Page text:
On Base Station Localization for State Estimation over Lossy Networks
We consider a state estimation problem where observations are made by multiple sensors. These observations are communicated over a lossy wireless network to a central base station that computes estimates via a Kalman filter. The goal is to determine the optimal location of the base station under a certain class of packet loss probability models. It is shown in the two sensor case that the base station is optimally located at one of the sensor locations. Empirical evidence suggests that the result holds in some generality.
The recent confluence of low-cost sensing, communication, and computation technologies has led to much interest in the development of wireless sensor networks for estimation and control. These wireless sensor networks provide for an economical means of extracting greater performance and efficiency in a variety of applications, such as manufacturing and chemical plant processes [Moyne], indoor climate control (HVAC) [Pakzad], environment monitoring [Szewczyk], electrical power distribution [Chong], and automatic traffic flow [Giridhar].
There are many advantages that wireless sensor networks hold over their wired counterparts. For example, the fact that communication is performed wirelessly eliminates any physical connection between the various nodes in the network. This enables wireless sensor networks to be implemented without any major infrastructure overhauls. This also allows for the design of networks that can gracefully accept dynamic changes to its structure, such as the addition or subtraction of nodes, or in the case of mobile sensor networks, changing communication topologies.
While the physical disconnection within the network allows for many practical and performance related advantages, it also introduces many fundamental issues (e.g. loss/delay of information, limits on communication bandwidth, power constraints [Culler]) that are of lesser concern in wired configurations. Issues such as packet loss/delay are crucial in estimation and control problems where information flow is assumed to be uninterrupted, and much work has been done to examine performance in the presence of these complications [Sinopoli, Schenato, Hespanha].
In this paper, we consider the problem where (noisy) observations of a dynamic process are made by multiple sensors at fixed locations. These sensors communicate over a lossy wireless network to a base station that computes the optimal state estimate by processing the data via a Kalman filter. Since the physical distance between the sensors and the base station affects the packet loss probability (which in turn affects the quality of the estimates), our goal is to determine the optimal position of the base station. A similar problem of locating control logic has been studied in [Kumar].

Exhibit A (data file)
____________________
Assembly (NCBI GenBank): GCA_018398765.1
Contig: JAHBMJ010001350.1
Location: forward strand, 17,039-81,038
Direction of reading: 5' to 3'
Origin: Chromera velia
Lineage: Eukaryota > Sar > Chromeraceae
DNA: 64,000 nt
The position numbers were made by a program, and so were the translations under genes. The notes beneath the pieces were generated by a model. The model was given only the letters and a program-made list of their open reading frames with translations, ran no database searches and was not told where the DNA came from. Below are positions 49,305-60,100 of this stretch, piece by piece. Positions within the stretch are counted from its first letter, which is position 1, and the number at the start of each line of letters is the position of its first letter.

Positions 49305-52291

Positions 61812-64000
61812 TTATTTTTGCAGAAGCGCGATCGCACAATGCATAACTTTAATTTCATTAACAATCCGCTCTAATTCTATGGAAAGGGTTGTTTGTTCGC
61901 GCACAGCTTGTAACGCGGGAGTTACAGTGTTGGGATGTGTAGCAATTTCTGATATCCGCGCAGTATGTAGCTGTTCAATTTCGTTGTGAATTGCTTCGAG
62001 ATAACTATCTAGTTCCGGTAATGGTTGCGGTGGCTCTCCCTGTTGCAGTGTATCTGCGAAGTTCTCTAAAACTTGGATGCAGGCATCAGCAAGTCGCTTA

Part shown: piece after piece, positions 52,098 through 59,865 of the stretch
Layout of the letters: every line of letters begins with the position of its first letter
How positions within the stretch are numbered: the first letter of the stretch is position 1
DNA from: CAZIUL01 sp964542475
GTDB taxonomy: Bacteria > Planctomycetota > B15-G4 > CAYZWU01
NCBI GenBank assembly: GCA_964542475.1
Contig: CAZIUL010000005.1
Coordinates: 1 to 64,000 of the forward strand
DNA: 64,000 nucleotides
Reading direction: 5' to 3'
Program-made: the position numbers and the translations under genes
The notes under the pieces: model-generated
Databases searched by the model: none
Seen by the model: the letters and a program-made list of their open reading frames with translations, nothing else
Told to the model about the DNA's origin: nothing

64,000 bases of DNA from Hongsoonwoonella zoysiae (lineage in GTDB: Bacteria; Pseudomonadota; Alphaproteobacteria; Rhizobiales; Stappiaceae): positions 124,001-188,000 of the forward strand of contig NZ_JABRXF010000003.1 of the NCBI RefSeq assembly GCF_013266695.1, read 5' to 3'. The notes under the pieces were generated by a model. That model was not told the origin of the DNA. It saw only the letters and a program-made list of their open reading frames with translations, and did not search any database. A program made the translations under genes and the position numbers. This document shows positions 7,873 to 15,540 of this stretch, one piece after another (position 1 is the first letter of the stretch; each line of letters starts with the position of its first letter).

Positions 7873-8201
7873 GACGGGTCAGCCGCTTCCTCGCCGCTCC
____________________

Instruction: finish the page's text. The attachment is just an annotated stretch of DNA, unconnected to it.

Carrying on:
There has been much recent work on decentralized estimation problems where no single node is burdened with the majority of the computational tasks [Grime, Spanos]. However, implementation of these ideas require “smart” sensors that have local computational abilities. While these approaches have been shown to possess various performance advantages, they are not always realizable. In order to examine more fundamental issues regarding the implementation of wireless sensor networks, we restrict our attention to the case where stationary sensors merely sense and communicate, and possess no computational power. We leave the more general problem for future work.
2.1 Kalman Filtering
We begin by giving a brief overview of the canonical state estimation problem. Consider a process whose dynamics are modeled by the (possibly time-varying) state space equation
where is the state vector at time , and is a sequence of independent Gaussian random vectors with zero mean and covariance matrix . The initial condition is unknown and modeled as a Gaussian random variable with zero mean and covariance matrix .
We monitor this process via measurements of the form